Published: 00:00, 20 June 2014 |
Updated: 15:39, 21 June 2014
A coroner has refused to recommend a pedestrian crossing on a busy road in Canterbury where a student was killed.
Birahi Payagala, 20, who was studying sociology at the University of Kent, died after being hit by Ford Fiesta in St Stephen's Hill in Canterbury.
A petition calling for a crossing was started up following the tragedy in February 2012.
But at the conclusion of a three-day inquest in Sandwich today coroner Rebecca Cobb said the evidence from Kent County Council highway officers clearly indicated it was not necessary.
The inquest also heard that Miss Payagala was wearing in-ear headphones which police who investigated the accident said may have distracted her.
They also concluded the driver Tony Kennett was blameless and had no time to react to Miss Payagala stepping off the kerb.
A woman driver who stopped and went to the student's aid had to remove the earphones from her ears to put her in the recovery position.
Recording a verdict of accidental death, Miss Cobb said: "I fully appreciate the substantial public wish for a crossing, but that is quite different from me having concerns about future risk to lives.
"The evidence does not lead to any such concerns nor do the particular circumstances of Miss Payagala's death."
Legal representatives for Miss Payagala's family had argued that the road was unsafe to cross, especially as it was heavily used by students.
But Kent County Council traffic schemes officer Andrew Corcoran said it had been the only serious accident involving a pedestrian in 20 years and did not meet the criteria for crossing lights.
He added that from pedestrian and traffic counts taken after the accident, it was the only serious incident involving a pedestrian in an estimated five million crossings of the road since 1994.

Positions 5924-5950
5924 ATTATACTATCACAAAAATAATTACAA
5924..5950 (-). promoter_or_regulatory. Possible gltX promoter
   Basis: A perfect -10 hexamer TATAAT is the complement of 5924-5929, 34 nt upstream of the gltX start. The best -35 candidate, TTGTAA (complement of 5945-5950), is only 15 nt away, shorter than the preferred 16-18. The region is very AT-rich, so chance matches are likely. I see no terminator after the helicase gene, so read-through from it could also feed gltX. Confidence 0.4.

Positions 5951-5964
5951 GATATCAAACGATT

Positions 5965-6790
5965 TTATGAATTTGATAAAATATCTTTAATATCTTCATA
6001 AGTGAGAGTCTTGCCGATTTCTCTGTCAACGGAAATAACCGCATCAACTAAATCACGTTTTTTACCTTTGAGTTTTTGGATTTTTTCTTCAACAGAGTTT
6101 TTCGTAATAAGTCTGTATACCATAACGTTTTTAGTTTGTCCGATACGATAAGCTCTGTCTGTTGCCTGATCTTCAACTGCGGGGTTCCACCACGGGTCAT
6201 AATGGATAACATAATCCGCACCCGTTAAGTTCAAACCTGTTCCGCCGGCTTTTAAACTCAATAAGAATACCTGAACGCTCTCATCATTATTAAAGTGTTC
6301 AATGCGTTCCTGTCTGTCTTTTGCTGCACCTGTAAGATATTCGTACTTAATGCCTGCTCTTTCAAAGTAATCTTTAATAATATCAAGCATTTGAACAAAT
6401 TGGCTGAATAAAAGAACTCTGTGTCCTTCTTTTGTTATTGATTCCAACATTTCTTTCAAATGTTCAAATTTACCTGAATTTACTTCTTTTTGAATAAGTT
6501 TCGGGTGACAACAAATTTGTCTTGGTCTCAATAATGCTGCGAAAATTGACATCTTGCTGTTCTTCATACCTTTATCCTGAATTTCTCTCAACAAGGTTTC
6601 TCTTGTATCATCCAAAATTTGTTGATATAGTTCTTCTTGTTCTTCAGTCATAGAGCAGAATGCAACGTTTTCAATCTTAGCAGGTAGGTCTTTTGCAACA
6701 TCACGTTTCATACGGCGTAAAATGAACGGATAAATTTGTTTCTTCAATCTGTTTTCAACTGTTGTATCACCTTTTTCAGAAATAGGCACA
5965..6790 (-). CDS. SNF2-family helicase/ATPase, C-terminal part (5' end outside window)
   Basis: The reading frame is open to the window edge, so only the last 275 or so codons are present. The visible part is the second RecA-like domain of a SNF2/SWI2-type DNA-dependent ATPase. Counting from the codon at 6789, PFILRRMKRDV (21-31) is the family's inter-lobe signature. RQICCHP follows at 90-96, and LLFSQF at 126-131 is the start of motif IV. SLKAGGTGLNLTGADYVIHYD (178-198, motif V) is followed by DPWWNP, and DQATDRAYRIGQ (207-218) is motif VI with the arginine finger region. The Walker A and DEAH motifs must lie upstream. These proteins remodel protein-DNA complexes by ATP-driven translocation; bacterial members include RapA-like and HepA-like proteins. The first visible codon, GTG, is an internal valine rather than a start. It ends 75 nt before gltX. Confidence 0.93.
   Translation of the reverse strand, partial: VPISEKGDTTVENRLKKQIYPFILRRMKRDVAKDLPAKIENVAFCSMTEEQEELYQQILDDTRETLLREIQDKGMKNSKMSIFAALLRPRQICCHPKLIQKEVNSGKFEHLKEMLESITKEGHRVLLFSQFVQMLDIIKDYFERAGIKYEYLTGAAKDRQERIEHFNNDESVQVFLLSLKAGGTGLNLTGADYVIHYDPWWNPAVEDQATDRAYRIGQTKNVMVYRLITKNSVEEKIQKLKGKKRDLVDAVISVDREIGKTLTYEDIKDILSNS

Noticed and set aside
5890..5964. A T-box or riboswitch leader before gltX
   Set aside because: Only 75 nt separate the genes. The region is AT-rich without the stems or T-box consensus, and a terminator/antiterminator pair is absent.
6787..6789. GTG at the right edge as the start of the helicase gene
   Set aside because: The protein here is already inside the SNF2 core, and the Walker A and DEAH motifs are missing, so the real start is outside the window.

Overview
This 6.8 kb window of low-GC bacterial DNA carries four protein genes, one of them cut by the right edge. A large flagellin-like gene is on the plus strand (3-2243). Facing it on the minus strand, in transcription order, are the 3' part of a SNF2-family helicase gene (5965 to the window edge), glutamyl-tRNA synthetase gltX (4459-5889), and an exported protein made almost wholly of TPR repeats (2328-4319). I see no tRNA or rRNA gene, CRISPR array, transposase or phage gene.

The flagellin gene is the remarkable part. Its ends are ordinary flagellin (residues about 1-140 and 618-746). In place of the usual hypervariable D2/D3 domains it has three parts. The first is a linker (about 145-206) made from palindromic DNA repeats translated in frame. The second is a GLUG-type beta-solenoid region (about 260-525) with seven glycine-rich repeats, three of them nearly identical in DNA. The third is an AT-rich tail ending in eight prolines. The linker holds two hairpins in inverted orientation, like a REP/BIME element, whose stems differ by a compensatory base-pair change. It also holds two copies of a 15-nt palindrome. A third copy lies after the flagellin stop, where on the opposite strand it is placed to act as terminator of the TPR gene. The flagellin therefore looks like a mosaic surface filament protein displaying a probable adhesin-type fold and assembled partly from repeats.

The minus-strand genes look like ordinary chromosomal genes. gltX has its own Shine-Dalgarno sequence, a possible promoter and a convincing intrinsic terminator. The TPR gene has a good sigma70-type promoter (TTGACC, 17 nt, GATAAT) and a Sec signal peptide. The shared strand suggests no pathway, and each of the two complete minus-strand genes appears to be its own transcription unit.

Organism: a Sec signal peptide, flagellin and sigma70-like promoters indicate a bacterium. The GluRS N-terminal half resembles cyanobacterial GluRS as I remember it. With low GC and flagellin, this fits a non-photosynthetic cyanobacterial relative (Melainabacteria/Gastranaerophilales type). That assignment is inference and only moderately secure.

He also said that a crossing would not necessarily make it safer as statistics showed that one in five pedestrian accidents happen on crossings.
The tragedy happened as Miss Payagala walked to the university campus from her student digs on the Hales Place estate.
She was initially treated at the scene by private ambulance technicians.
Solicitors for the Payagala family questioned why it had taken so long for a paramedic-crewed ambulance to arrive.
A representative of the South East Coast Ambulance Service admitted paramedics had to come from near Ashford.
But a pathologist who carried out the post mortem on Miss Payagala said her head injury was "not survivable".
Speaking after the hearing Bihari's parents Don and Sumedha Payagala and brother Osura from Middlesex said: "We remain devastated by Bihari's death and we're concerned about the lack of a pedestrian crossing on a dangerous road used by so many university students.
"We would also like the speed to be reduced to 20mph on that stretch of road.
"Residents and students have been campaigning for road safety measures for so many years."
Paying tribute to his daughter,Bihari's father Don added: "She was a lovely kind, fun loving girl who wanted to do a lot of work for charity. Our lives will never be the same."
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